It’s a big day for an enterprise when it hires its first member of staff. But having employees brings a whole raft of challenges for a company, not least of which is how much to pay and motivate them. It’s a question that all business owners have to ask themselves at some point – when talking of staff pay, how much is enough?
The arguments for a living wage
Businesses may feel the pressure is on them at present when it comes to employee pay. It’s been a hot topic due both to a recent ruling that SMEs may have to back-date holiday pay, and because of the announcement of new living wage rates on November 3. These pay levels, which are calculated based on the cost of living in the UK, are now £9.15 an hour in London, and £7.85 elsewhere in Britain. The living wage is not obligatory, unlike the minimum wage, but it is a recommended rate to allow workers to live reasonably. In the capital, it’s set by the Greater London Authority, while Loughborough University works out the level elsewhere in the UK. And most firms appear to see the sense in it. Almost half of SMEs already renumerate their staff at or above the living wage, according to research from the Federation of Small Businesses (FSB).
The Living Wage Foundation argues that paying staff these higher rates is good for business, as well as individuals and society. It points to research by London Economics that found companies in the capital with a living wage policy experienced a number of positive side-effects, including:
- An increase in staff productivity.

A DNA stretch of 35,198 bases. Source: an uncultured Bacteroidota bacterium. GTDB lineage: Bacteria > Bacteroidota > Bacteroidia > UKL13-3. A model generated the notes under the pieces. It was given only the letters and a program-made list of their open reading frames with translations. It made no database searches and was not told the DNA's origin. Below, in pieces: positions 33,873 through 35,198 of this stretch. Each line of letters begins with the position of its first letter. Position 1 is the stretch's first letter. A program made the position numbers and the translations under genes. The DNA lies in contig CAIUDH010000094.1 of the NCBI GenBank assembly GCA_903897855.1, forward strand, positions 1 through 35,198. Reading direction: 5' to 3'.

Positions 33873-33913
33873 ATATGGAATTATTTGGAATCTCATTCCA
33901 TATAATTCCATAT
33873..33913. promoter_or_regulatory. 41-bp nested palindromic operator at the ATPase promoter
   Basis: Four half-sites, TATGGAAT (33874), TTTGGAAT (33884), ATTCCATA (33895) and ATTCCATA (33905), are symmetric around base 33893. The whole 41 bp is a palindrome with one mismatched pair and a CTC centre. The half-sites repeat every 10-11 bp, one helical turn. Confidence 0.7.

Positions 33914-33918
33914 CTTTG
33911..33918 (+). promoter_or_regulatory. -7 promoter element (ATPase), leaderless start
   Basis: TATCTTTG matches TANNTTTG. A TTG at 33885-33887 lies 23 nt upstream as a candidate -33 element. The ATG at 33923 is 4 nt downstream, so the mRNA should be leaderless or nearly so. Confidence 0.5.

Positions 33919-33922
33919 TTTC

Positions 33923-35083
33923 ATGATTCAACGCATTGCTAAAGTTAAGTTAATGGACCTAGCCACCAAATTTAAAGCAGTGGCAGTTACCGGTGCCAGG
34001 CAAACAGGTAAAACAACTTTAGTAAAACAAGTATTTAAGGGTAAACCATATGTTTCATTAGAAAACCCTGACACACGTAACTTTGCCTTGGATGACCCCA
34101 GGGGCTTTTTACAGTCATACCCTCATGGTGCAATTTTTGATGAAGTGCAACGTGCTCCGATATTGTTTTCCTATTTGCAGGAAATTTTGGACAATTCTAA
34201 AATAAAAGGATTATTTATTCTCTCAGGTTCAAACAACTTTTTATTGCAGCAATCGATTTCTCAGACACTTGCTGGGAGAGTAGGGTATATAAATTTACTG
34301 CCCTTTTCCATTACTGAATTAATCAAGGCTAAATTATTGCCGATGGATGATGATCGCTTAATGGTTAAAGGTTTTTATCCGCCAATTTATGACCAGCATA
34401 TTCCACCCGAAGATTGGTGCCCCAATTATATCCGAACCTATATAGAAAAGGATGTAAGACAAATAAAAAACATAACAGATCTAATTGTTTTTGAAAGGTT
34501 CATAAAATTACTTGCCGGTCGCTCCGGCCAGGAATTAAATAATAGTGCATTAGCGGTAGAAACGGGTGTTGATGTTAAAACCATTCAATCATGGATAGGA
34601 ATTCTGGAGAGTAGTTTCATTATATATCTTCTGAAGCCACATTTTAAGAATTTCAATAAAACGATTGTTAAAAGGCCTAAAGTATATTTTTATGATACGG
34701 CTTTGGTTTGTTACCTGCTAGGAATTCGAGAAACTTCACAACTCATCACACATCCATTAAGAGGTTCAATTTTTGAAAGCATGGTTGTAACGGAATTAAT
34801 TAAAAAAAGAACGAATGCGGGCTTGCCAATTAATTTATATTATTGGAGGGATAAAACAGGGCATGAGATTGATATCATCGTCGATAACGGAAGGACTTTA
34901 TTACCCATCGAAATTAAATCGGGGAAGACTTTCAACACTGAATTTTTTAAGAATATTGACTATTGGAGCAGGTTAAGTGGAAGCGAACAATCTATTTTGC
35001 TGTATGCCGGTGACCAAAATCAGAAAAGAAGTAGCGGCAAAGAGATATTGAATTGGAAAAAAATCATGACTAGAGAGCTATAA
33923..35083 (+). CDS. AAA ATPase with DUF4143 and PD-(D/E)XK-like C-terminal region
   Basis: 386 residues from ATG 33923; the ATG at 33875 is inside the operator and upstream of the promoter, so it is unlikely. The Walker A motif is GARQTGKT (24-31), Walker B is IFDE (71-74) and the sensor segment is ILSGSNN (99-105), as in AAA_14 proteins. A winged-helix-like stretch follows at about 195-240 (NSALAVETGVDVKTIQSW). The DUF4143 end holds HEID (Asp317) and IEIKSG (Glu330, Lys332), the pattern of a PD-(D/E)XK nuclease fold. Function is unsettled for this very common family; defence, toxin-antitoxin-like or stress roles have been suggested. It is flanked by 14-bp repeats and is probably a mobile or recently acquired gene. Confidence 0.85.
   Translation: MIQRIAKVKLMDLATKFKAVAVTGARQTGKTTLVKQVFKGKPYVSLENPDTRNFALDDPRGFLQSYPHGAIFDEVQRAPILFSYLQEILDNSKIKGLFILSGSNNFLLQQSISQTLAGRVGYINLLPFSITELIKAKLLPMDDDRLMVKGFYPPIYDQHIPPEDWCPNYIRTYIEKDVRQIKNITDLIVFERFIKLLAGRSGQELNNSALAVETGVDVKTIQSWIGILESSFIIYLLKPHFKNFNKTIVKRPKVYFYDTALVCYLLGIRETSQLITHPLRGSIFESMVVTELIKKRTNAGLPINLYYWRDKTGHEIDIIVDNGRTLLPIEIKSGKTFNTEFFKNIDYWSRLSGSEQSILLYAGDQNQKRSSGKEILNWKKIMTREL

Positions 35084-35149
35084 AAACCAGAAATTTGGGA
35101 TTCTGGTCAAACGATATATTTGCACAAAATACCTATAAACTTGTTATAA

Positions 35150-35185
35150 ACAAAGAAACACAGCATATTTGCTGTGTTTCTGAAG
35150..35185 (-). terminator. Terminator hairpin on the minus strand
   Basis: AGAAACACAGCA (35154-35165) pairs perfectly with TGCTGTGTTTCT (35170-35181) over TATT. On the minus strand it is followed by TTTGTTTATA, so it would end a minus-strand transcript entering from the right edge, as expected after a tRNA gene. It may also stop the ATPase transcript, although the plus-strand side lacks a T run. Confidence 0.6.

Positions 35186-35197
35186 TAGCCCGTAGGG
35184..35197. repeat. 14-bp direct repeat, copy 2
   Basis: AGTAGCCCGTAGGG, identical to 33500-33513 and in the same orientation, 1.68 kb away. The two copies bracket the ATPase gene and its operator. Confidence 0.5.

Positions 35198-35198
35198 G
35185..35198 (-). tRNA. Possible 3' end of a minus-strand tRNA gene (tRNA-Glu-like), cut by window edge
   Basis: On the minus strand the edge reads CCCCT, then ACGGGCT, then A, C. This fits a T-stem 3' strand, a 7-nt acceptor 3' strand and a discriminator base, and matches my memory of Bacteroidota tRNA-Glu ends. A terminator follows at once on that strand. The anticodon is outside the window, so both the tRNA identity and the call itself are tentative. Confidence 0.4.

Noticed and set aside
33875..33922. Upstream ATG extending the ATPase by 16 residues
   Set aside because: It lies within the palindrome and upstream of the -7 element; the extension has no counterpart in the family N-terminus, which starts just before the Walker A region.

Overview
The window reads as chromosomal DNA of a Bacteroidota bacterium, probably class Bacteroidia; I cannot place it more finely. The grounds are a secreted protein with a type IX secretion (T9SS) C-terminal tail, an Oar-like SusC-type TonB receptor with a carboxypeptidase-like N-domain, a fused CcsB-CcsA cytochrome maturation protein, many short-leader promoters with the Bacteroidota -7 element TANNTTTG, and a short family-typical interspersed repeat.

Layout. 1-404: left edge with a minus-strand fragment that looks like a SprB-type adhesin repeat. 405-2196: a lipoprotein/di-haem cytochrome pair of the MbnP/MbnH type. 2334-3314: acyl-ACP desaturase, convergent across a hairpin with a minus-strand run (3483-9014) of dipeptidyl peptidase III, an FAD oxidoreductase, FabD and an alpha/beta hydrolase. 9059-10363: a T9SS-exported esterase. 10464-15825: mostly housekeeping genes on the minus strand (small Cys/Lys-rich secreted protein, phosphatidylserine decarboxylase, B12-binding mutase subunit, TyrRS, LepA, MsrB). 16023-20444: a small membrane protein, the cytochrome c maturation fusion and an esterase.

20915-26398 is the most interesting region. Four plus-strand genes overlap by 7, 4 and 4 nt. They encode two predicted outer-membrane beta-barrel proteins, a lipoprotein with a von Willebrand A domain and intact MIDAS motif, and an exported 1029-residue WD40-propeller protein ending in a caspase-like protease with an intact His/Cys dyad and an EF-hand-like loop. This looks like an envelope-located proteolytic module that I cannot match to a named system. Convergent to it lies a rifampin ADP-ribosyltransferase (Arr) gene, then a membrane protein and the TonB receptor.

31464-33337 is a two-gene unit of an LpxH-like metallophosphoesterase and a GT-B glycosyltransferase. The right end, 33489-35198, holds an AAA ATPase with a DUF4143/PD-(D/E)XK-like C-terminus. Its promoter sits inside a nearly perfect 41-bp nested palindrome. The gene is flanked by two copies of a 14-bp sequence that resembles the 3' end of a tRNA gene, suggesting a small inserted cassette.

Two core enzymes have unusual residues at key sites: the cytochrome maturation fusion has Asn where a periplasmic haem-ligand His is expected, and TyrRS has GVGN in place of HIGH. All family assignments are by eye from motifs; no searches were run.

- Employee retention improved, and recruitment costs fell, as did induction training expenses.
- Firms experienced less absenteeism.
- Morale, motivation, and commitment were all noticeably better.
SMEs struggling to keep up with pay changes
But some business owners argue that they have enough to worry due to minimum wage legislation. Since October, the minimum wage rates for those over 21 are £6.50 an hour, £5.13 for 18 to 20-year olds, £3.79 for the under-18s, and £2.73 for apprentices. It’s not that businesses don’t want to pay staff at these minimum levels – less than one in four SMEs has any staff on the minimum wage, meaning that almost all are paid at higher rates, the FSB says – but companies complain that increases in minimum wage rates make planning and budgeting very hard.
It’s something of a conundrum. Entrepreneurs need to pay workers at a level that’s affordable for the business, while also ensuring the company doesn’t get a reputation for low pay, which can adversely affect recruitment, retention, and productivity. But there are no hard and fast rules about how much to pay staff in different positions. For many business owners setting pay involves a degree of research, a bit of number juggling, and then having blind faith that they’re pitching themselves at the right level.
How to set staff pay
A good place to start when establishing pay rates is finding out what industry peers give staff in equivalent roles. Where you’re based in the UK is also likely to have some bearing. Look at job adverts in local newspapers, trade publications, and online to get an idea of the going rate for a given position. Then, also take into account the experience and skills of a candidate when deciding how much you might pay, as well as the specific responsibilities they‘ll have.
The Advisory, Conciliation, and Arbitration Service (ACAS) has further guidelines for small firms on setting pay fairly and effectively. These include:
- Checking once a year that your rates of pay are still competitive.
- Consider what your pay system is meant to achieve – keeping up with competitors’ pay average; increasing productivity and sales; encouraging teamwork; improving the quality of work; controlling unit labour costs.